The appellate record doesn't really reveal what happened at the sentencing trial level, let alone what happened before trial. The murders occurred about 9 months after 9/11. DeArmond had converted to Islam years earlier. After 9/11, DeArmond expressed hatred toward Muslims. His wife and elderly mother-in-law, whom he murdered, were Muslim. I was also the court appointed special administrator for the estates of DeArmond's wife and elderly mother-in-law who suffered from Parkinson's, whom he killed. I had the power to investigate this case and I reviewed the ROT. I did not get involved in this case until almost two years afterwards.

In June 2002, the time of the murders and about 9 months post 9/11, the atmosphere in Honolulu was still shrouded in a heavy paranoia toward the Muslim community. DeArmond's wife, whom he killed, had a Hawaii Family Court TRO for domestic violence against DeArmond at the time of the murders. According to the Honolulu Medical Examiner's Investigation of Death Report, the TRO papers were on the front seat of DeArmond's car along with the passports of his wife and mother-in-law. The Navy took no steps to enforce that TRO. As you may know, since June 2002, the military law on enforcement of state court TRO's in domestic violence cases has changed, any prior ambiguity about enforcement is gone and the military now has the duty to enforce domestic violence restraining orders. DeArmond's wife, whom he killed, couldn't get a divorce from him, as DeArmond apparently never divorced his first wife, was a bigamist and apparently never told the Navy about that fact. DeArmond had a prior history of spousal abuse, he had pled guilty to a felony/wobbler in San Diego and in TRO papers filed in Honolulu, he allegedly had assaulted his wife with a golf club. The autopsy report of DeArmond's mother-in-law, in addition to the 13+ stab wounds (any one of 5 of which were fatal, alone) evidences that she sustained blows which left golf club like imprints in her body. Dearmond killed his wife after he first tried to rape her while she was still alive, then bashed her skull in with an iron skillet, cracking the skull in a complete semi-circle horizontally and then down into the spinal cord if memory serves me right from reading the autopsy;dragged both women's bodies upstairs, raped and sodomized his wife's corpse, put both corpses in the bathtubs of the two upstairs bathrooms, cleaned up the blood downstairs, up the stairway and the landing, missing splatters on the walls, took a shower (in the same bathtub/shower where he had placed his wife's corpse), subsequently gave the children breakfast, ordered them to stay downstairs and watch tv, then reported for duty, but then around 11 a.m. turned himself in and confessed (before he was properly advised of his rights.)

After the murders, the initial local Child Services social worker investigating placement of the children was afraid to even call the Muslim friends and witnesses of the murder victims and simply accepted as Gospel and put in her report, everything DeArmond, the murderer, told her. She was replaced and it is our understanding that her report was not viewed as credible by the HI Dept. of Child Services and was not used in the final placement of the children. Despite this fact the Navy apparently still relied heavily upon it in Dearmond's defense.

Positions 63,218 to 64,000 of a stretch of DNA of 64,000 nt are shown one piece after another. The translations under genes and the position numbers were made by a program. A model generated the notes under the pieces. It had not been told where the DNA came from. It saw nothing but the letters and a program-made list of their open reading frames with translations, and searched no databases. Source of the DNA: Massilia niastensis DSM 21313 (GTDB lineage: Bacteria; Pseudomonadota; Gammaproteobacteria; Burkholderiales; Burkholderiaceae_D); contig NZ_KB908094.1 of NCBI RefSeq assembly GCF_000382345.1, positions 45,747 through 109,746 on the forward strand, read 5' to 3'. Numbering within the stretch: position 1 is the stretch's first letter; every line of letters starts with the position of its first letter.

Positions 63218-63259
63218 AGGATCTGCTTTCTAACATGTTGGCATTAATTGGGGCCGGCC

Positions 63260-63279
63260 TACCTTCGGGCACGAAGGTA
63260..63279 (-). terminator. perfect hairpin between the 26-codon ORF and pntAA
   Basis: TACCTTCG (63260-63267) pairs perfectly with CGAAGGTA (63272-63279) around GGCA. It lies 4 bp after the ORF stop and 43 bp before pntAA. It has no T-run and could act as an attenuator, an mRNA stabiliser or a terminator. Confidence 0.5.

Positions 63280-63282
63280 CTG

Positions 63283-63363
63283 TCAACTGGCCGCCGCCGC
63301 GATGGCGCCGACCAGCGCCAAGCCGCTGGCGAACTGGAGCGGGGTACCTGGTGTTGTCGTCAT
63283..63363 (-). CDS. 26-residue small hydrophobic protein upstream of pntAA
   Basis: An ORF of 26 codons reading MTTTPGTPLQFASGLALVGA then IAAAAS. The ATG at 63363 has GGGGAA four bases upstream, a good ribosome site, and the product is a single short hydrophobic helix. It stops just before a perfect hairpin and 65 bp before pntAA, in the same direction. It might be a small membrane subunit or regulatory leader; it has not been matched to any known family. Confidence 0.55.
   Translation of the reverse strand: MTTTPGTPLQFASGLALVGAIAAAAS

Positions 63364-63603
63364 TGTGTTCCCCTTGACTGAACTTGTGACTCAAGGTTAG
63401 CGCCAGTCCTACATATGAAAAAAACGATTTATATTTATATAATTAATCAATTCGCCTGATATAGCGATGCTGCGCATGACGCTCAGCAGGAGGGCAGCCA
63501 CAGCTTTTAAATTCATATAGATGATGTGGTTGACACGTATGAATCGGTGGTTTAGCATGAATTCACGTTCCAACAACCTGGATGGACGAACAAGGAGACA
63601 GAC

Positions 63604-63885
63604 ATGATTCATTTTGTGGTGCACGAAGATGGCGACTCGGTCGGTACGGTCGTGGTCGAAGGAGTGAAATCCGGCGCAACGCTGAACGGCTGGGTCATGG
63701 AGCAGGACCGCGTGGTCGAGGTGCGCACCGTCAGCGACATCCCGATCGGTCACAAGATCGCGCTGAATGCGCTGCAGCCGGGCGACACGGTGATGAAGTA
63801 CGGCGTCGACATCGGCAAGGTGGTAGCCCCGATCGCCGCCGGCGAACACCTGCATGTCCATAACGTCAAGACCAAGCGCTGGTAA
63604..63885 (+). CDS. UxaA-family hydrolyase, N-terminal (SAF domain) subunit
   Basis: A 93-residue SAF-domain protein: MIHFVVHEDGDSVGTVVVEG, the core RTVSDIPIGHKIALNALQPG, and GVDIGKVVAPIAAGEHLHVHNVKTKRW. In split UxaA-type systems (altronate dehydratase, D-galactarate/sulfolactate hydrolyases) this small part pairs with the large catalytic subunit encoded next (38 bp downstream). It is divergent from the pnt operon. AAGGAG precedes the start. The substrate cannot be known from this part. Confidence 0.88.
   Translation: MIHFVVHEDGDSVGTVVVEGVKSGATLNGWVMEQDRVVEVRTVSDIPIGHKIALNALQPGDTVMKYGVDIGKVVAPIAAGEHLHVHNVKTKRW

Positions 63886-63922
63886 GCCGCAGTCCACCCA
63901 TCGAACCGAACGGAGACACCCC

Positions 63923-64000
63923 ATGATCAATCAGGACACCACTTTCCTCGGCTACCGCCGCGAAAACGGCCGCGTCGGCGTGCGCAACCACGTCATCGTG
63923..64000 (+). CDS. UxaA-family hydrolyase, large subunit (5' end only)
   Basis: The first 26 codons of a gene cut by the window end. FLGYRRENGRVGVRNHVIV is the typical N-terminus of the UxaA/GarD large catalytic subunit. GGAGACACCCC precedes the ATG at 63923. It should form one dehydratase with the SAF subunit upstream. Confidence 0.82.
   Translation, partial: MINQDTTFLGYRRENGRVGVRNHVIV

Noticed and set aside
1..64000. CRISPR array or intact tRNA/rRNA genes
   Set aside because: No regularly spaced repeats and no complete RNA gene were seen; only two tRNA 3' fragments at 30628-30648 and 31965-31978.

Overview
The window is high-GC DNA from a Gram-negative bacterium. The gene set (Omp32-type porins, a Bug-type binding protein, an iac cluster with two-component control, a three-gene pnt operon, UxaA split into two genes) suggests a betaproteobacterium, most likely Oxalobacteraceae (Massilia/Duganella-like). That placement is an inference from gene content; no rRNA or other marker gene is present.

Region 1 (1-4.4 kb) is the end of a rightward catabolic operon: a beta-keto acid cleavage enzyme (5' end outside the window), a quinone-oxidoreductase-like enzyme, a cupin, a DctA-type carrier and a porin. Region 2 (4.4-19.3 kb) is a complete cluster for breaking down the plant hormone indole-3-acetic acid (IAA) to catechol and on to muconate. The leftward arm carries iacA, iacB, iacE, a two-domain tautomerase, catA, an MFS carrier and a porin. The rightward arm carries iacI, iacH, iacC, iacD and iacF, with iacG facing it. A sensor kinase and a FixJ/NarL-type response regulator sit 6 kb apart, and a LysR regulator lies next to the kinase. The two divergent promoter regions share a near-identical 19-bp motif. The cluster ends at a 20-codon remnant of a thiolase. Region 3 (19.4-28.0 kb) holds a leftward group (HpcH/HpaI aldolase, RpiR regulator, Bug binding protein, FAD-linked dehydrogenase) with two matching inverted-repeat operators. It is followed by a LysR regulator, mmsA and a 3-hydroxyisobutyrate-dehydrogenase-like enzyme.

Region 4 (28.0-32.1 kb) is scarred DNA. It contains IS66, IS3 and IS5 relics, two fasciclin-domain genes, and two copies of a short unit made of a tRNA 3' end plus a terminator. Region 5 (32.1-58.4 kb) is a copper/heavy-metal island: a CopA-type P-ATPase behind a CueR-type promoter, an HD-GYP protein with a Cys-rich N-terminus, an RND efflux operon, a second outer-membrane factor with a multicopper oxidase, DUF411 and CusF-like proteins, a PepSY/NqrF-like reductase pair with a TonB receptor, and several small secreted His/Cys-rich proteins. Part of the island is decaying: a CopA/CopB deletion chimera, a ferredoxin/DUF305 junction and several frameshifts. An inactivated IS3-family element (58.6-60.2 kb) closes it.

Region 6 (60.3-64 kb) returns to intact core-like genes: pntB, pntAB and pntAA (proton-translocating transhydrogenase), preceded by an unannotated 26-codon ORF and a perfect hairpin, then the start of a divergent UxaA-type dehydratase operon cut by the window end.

Under applicable Federal and Hawaii State law, the immediate surviving family members are victims also; in my legal opinion, these family members, my clients during DeArmond's appeal process, were denied their rights as victims at the trial/sentencing phase, for a variety of reasons.

The original CA was going for murder one; the defense brought a motion alleging (erroneously in my opinion) that the CA exceeded his authority in pushing for murder one; there was a change of command and Dearmond got an incredibly lenient plea deal (the NMCCA unpublished opinion takes note of that fact as well), i.e., murder one for the mother-in-law, voluntary manslaughter for the killing of his wife and abuse of the corpse (DeArmond raped and sodomized the corpse according to the Honolulu County autopsy report). It is my opinion, that the plea agreement was based on a set of stipulated facts that were false and the materially false statements therein constituted a fraud on the court martial by DeArmond. For this and several other reasons, a motion for leave to file an amicus brief was filed with the NMCCA raising these and other victim rights related issues, which was denied; then I was contacted by the Government appellate division and told I could try again and file a motion for leave with the CAAF as DeArmond's appellate attorney had filed an 80+page brief and the CAAF had granted review. I did, albeit narrowing the issues raised earlier in the NMCCA amicus and in the amicus presented to the CAAF for consideration, expressly stated that none of the issues I was raising were intended to reopen the sentencing or the case. If, for any reason, the appellate court granted DeArmond's appeal and remanded for either a new trial or a new sentencing trial, then I was seeking only what the law requires, that the immediate surviving family members of the murder victims, themselves victims under Federal law, be given the right to be heard before sentencing and that the federal statutory provisions for mandatory restitution in cases of violent crimes such as this one, be just that, mandatory, etc.